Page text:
Are earphones really damaging to health?

Thursday 7th March 2013
Submitted by Robert Matthews
Lukasz Musialowicz, London

Doctors have long warned of the damaging effects of prolonged exposure to loud music via earphones. The popularity of portable cassette players in the 1980s led to studies claiming that around 1 in 20 people were risking Noise-Induced Hearing Loss.

Yet while there is no doubt that exposure to loud noise from, for example, machinery can lead to permanent damage, evidence that music from portable devices does the same has remained elusive. That’s changing, however, as scientists focus on finding actual physical damage to nerves. Dr Martine Hamann and colleagues at the University of Leicester recently published the first evidence of such harm, by showing that loud noises strip nerve cells of their protective coating, preventing them from reliably transmitting signals from the ear to the brain.

This confirms previous studies showing that even brief exposure to loud music can reduce the sensitivity of the ear. But the finding also explains why evidence of permanent damage has been elusive. Dr Hamann found that nerve cells repair themselves, replacing the outer layer after a few months – if they’re given the chance.

Could the human mind ever run out of memory?
previous qanda Article
Can crows recognise human faces?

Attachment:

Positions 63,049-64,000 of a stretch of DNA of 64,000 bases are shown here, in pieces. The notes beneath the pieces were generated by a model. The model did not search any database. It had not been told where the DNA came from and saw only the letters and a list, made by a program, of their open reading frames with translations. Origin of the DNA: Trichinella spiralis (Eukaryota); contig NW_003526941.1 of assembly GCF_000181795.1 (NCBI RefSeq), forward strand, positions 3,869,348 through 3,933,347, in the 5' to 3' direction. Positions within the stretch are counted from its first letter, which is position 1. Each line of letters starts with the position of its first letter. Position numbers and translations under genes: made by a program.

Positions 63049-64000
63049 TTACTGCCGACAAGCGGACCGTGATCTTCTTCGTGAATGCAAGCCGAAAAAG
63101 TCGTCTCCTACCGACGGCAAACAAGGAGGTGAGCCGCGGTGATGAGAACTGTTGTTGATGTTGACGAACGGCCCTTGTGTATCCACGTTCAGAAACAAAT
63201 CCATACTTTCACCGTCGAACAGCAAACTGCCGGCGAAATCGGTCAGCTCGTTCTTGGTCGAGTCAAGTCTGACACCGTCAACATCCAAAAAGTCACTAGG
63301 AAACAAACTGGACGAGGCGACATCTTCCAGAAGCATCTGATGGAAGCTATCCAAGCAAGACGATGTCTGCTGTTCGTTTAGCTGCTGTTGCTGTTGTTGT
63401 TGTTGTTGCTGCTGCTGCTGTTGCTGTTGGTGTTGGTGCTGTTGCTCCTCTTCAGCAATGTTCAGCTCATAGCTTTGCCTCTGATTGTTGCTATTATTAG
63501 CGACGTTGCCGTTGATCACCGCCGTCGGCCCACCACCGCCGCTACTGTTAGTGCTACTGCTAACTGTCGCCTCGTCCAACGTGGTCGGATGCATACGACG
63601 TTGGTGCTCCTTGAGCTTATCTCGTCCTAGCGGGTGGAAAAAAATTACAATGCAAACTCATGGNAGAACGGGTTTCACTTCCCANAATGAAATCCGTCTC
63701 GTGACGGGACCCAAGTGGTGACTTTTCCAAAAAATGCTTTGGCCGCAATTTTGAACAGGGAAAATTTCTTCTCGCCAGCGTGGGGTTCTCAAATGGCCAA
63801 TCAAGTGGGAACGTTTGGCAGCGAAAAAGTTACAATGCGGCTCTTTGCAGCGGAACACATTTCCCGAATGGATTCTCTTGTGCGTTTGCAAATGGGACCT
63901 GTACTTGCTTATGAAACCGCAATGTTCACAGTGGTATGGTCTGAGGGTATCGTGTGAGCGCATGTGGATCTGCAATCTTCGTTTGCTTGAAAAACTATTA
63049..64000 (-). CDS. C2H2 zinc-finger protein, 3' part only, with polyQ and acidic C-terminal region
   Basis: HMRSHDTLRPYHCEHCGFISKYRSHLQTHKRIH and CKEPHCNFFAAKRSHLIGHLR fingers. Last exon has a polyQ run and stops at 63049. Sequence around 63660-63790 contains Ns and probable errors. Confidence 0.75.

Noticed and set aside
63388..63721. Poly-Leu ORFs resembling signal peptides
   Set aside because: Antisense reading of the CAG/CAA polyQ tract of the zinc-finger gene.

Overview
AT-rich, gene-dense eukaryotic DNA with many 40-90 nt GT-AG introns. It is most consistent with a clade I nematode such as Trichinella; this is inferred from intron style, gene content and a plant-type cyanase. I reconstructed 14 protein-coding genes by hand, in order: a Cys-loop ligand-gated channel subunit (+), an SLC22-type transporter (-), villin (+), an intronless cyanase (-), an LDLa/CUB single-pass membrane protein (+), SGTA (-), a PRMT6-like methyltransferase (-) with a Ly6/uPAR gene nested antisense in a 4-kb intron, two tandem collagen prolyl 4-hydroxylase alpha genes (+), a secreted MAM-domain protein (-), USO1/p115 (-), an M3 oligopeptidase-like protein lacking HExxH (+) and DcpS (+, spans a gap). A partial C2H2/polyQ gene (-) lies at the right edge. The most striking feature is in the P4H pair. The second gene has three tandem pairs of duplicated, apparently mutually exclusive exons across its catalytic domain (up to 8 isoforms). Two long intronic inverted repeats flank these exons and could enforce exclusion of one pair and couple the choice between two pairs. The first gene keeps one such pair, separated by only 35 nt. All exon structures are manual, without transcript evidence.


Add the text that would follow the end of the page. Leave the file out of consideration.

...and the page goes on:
next qanda Article
Q&A Tabs

Icebergs are notorious for keeping around 90 per cent of their bulk hidden beneath the surface of the sea. While this makes them far more dangerous to shipping than they appear, it does mean they...

Phlegm is the mucous secretion of the respiratory passages. The cilia cells that line these passages are continually driving the phlegm upward to the throat, where it triggers the swallow reflex...

Putting conkers around the house to deter spiders is an old wives’ tale and there’s no evidence to suggest it really works. Spiders don’t eat conkers or lay eggs in them, so...

Astronomer Fred Hoyle was the first to point out that if you could drive a car upwards at 95km/h (60mph), it would only take about an hour to get into space. To get to the Moon would take a little...

It depends on the temperature of the water. In cold water, the bacterial action that causes a body to bloat with gas may be so slowed that the body stays on the seabed. The skin will absorb water...

All female mammals have a clitoris, the sole purpose of which is to react to sexual stimulation, and presumably this stimulation has evolved to be pleasurable for most species. But establishing...

To create a sound, we have to set matter - whether it's a gas like air, a liquid or even a solid material - in regular motion, creating a wave of specific frequencies, which we hear as a sound of...

Mirrors don’t reverse left and right either – that’s just our interpretation of what happens. Your reflection in the mirror is actually reversed front to back – if you have...

Discovered by an American student named Gary Flandro in the mid-1960s, the slingshot manoeuvre usually involves spacecraft briefly 'coat-tailing' a planet orbiting the Sun, extracting some of the...

The ice disappears because the wind blows away water molecules that have evaporated or 'sublimed' from the ice, so the ice slowly shrinks in size. The molecules that escape are those with the...

We use cookies to improve your experience of our website. Cookies perform functions like recognising you each time you visit and delivering advertising messages that are relevant to you. Read more here